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Germany: Nuclear Scandal Puts Pressure On Government

Bonn, 25 May 1998 (RFE/RL) -- A scandal over radiation leaks from nuclear waste in Germany has put new pressure on Chancellor Helmut Kohl in his troubled campaign for re-election.

The dispute concerns spent nuclear fuel rods from German nuclear power stations. Since the beginning of the 1980's they have been taken by train across Germany to recycling stations in France and Britain. It was disclosed late last week that some of the containers holding the rods have emitted radiation higher than permitted despite repeated Government statements over the years that there were no problems..

In a wave of hostile statements over the weekend, opposition politicians claimed that environment minister Angela Merkel was at least guilty of negligence and should resign. Demonstrations by anti-nuclear campaigners went much further: many of the protesters carried banners suggesting that the minister may have known about the radiation but did not publicize the problem.

Nuclear power industry has acknowledged that it has known since the mid-1980's about radiation from some of the containers but did not publicize their knowledge.

Anything to do with nuclear radiation is an emotive issue in Germany, which has had a deep-seated fear of nuclear accidents since the Chernobyl disaster. Any indication that the Government kept information from the voters could rebound against Kohl and his Christian Democratic Party (CDU).

Polls taken just before the scandal broke last week showed the CDU and Kohl personally about 10 per cent behind the Social Democrats and their Chancellor candidate Gerhard Schroeder.

The transport of the spent nuclear fuel rods has become an emotive issue in Germany in recent years. Each transport has been accompanied by massive protests by anti-nuclear campaigners. At times, up to 7,000 police were deployed to ensure that the transports got through.

All these incidents have taken place during the 16 years that Kohl has been in power. Each time the Government has declared that the transport of the spent nuclear fuel rods across the country was perfectly safe and there was no danger to anyone.

A senior official of the nuclear power industry, Eberhard Wild, insisted last night that this is indeed true. The public was not in danger of radiation contamination from the transports. But that is no longer the issue. The question now is whether the government knew that there were in fact radiation leaks and did they conceal this fact from the public.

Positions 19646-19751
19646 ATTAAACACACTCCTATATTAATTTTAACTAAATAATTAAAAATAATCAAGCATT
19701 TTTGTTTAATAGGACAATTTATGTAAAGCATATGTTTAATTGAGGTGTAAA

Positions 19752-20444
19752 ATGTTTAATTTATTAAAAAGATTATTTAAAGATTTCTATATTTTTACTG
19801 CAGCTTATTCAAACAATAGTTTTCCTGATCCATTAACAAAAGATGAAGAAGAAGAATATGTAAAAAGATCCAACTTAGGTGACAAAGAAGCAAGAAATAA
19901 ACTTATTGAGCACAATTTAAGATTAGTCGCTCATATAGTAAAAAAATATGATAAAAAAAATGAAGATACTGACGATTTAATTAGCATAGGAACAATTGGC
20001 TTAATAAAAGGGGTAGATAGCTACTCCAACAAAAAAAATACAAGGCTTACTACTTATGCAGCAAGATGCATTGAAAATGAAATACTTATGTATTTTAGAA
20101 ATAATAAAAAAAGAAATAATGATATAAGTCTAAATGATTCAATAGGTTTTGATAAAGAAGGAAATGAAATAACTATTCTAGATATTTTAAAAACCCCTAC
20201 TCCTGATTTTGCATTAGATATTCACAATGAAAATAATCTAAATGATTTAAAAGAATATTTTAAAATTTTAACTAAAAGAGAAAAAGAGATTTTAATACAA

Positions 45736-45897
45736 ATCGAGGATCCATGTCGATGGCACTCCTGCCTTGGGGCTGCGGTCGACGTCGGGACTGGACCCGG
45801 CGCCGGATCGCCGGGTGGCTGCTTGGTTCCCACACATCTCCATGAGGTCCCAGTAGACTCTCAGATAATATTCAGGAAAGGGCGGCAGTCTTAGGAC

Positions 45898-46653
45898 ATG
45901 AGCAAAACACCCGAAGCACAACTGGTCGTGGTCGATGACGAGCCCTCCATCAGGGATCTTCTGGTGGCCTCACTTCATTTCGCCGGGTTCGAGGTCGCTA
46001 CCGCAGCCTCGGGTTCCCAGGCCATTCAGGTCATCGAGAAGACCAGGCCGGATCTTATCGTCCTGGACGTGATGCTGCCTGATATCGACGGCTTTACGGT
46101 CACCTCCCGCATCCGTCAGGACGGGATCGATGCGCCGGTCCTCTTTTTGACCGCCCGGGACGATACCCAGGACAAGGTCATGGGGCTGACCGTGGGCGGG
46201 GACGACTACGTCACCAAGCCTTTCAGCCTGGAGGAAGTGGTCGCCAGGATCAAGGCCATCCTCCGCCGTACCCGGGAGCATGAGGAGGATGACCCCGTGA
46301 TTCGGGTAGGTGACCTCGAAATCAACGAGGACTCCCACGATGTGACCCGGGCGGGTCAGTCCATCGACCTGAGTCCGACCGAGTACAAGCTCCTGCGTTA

All the facts are not likely to emerge until a report is submitted to the environmental committee of the federal parliament this week (May 27).

There has been as yet no definite information on how many transports had been found with radiation levels higher than the permitted level. Some Bavarian officials say that of the 180 transports which left Bavaria between 1980-1997 only six were found to be contaminated. Some reports say 11 radiation leaks were found in the 55 transports sent to France last year. These reports say two leaks have been found this year.

The Minister, Ms. Merkel, says she first learned in April that the radiation emerging from the transports was higher than allowed. The report came from France after French technicians checked a transport from Germany. But the German nuclear power industry says that French technicians first noticed the higher radiation in the 1980's. The technicians did not believe the levels posed a danger and so the information was not made public. On the other hand, environmental campaigners have claimed for years that the radiation levels were high and made their claims public in their own media.

Spokesmen for the German nuclear power industry continued to insist last night that no danger existed but said they had underestimated the political sensitivity of the issue.

Scientists say it is inevitable that the containers holding the spent fuel rods become contaminated. The contamination includes the isotopes Casium 137 and Cobalt 60. They are "washed down" afterwards to remove the contamination but the scientists acknowledge that in some cases a certain degree of contamination remains.

The German press say the question of how many of the hundreds of containers emitted more radiation than permitted could be a key issue in the parliamentary debate.

Minister Merkel insisted repeatedly at the weekend that she saw no reason to accept political responsibility and resign. She said she had not known of the emissions and therefore could not be held responsible. In turn, she attacked the German nuclear power industry and its officials and said they should take responsibility. She has called for the dismissal of some power officials but so far the industry has brushed aside her demands.